Quadratic Residues
Let $a \in \mathbb{Z}_n$. We say $a$ is a quadratic residue if there exists some $x$ such that $x^2 = a$. Otherwise $a$ is a quadratic nonresidue.
Efficiently distinguishing a quadratic residue from a nonresidue modulo $N = p q$ for primes $p, q$ is an open problem. This is exploited by several cryptosystems, such as GoldwassserMicali encryption, or Cocks identitybased encryption. More general variants of this problem underlie other cryptosystems such as Paillier encryption.
Let $p$ be a prime. From now assume $p \gt 2$, as the case $p = 2$ is trivial. Let $g$ be a generator of $\mathbb{Z}_p^*$. Any $a \in \mathbb{Z}_p^*$ can be written as $g^k$ for some $k \in \{1,...,p1\}$.
Say $k$ is even. Write $k = 2m$. Then $(g^m)^2 = a$, so $a$ is a quadratic residue. Exactly half of $\{1,...,p1\}$ is even (since $p$ is odd), hence at least half of the elements of $\mathbb{Z}_p^*$ are quadratic residues.
Suppose we have $b^2 = a$. Then $(b)^2 = a$ as well, and since $b \ne b$ (since $p \gt 2$) every quadratic residue has at least two square roots (actually we know from studying polynomials there can be at most two), thus at most half the elements of $\mathbb{Z}_p^*$ are quadratic residues. (Otherwise there are more square roots than elements!)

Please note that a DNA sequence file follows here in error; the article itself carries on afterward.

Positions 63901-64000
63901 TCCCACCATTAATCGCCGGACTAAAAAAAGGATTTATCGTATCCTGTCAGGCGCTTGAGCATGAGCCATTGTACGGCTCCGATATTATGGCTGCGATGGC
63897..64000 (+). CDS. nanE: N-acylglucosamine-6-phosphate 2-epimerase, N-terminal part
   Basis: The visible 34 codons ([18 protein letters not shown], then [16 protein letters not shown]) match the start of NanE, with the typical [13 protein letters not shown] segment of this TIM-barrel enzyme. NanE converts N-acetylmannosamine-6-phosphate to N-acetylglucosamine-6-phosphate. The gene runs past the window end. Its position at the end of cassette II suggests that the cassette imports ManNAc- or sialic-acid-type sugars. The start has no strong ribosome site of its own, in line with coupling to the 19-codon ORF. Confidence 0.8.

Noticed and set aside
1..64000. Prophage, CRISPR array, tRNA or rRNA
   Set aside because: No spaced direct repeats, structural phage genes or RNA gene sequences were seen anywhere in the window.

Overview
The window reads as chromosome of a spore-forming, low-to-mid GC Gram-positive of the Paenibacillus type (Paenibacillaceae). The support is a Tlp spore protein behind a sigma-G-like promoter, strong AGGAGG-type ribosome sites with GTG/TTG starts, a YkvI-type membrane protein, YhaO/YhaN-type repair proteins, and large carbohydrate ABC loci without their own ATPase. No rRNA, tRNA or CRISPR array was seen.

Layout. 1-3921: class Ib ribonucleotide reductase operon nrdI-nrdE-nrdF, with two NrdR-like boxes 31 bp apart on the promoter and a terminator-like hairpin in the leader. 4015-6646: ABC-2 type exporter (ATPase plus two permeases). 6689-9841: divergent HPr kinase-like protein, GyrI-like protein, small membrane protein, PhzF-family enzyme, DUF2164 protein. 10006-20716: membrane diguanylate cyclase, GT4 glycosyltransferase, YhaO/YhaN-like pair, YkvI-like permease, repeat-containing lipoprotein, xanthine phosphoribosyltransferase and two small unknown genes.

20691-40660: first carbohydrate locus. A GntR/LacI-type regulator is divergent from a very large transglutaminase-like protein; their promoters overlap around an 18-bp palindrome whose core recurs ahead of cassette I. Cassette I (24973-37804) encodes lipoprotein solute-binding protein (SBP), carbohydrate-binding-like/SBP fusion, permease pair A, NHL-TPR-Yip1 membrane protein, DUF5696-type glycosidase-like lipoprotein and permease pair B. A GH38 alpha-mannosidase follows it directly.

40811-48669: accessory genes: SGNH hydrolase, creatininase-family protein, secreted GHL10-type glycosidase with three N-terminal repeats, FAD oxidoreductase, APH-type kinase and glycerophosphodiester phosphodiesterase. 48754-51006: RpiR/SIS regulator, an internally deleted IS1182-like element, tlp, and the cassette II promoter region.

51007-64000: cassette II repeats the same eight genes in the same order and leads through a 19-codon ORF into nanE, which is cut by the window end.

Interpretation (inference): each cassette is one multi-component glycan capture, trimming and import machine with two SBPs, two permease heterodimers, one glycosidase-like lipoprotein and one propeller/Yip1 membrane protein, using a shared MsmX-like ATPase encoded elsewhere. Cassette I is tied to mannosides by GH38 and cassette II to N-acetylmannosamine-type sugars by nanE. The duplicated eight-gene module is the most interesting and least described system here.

Thus exactly half of $\mathbb{Z}_p^*$ are quadratic residues, and they are the even powers of $g$.
Given $a = g^k$, consider the effect of exponentiating by $(p1)/2$. If $k$ is odd, say $k = 2m + 1$, we get
The square of $g^{(p1)/2}$ is $g^{p1} = 1$, so $g^{(p1)/2}$ is $1$ or $1$. But $g$ has order $p1$ ($g$ is a generator) thus we must have $g^{(p1)/2} = 1$.
If $k$ is even, say $k = 2m$, then $a^{(p1)/2} = {g^{(p1)}}^m = 1$.
Thus one way to tell if $a$ is a quadratic residue is to compute $a^{(p1)/2}$: if the result is $1$, then $a$ is a quadratic residue, otherwise the result is $1$ and $a$ is a quadratic nonresidue.
Example: In $\mathbb{Z}_p$, if $(p1)/2$ is even (so $p = 1 \pmod {4}$), then $1$ is a quadratic residue, otherwise $1$ is a quadratic nonresidue.
The Legendre Symbol
This fact (sometimes called Euler’s Criterion) is so useful that we define the Legendre symbol for odd primes $p$ and integers $a$ by
The symbol can also be written as $(ap)$.
Thus:

$\left(\frac{a}{p}\right) = 1$ if $a$ is a quadratic residue of $p$

$\left(\frac{a}{p}\right) = 1$ if $a$ is a quadratic nonresidue of $p$

$\left(\frac{a}{p}\right) = 0$ if $a = 0$ modulo $p$
Some basic properties: for any integer $b$
and for any $r$ coprime to $p$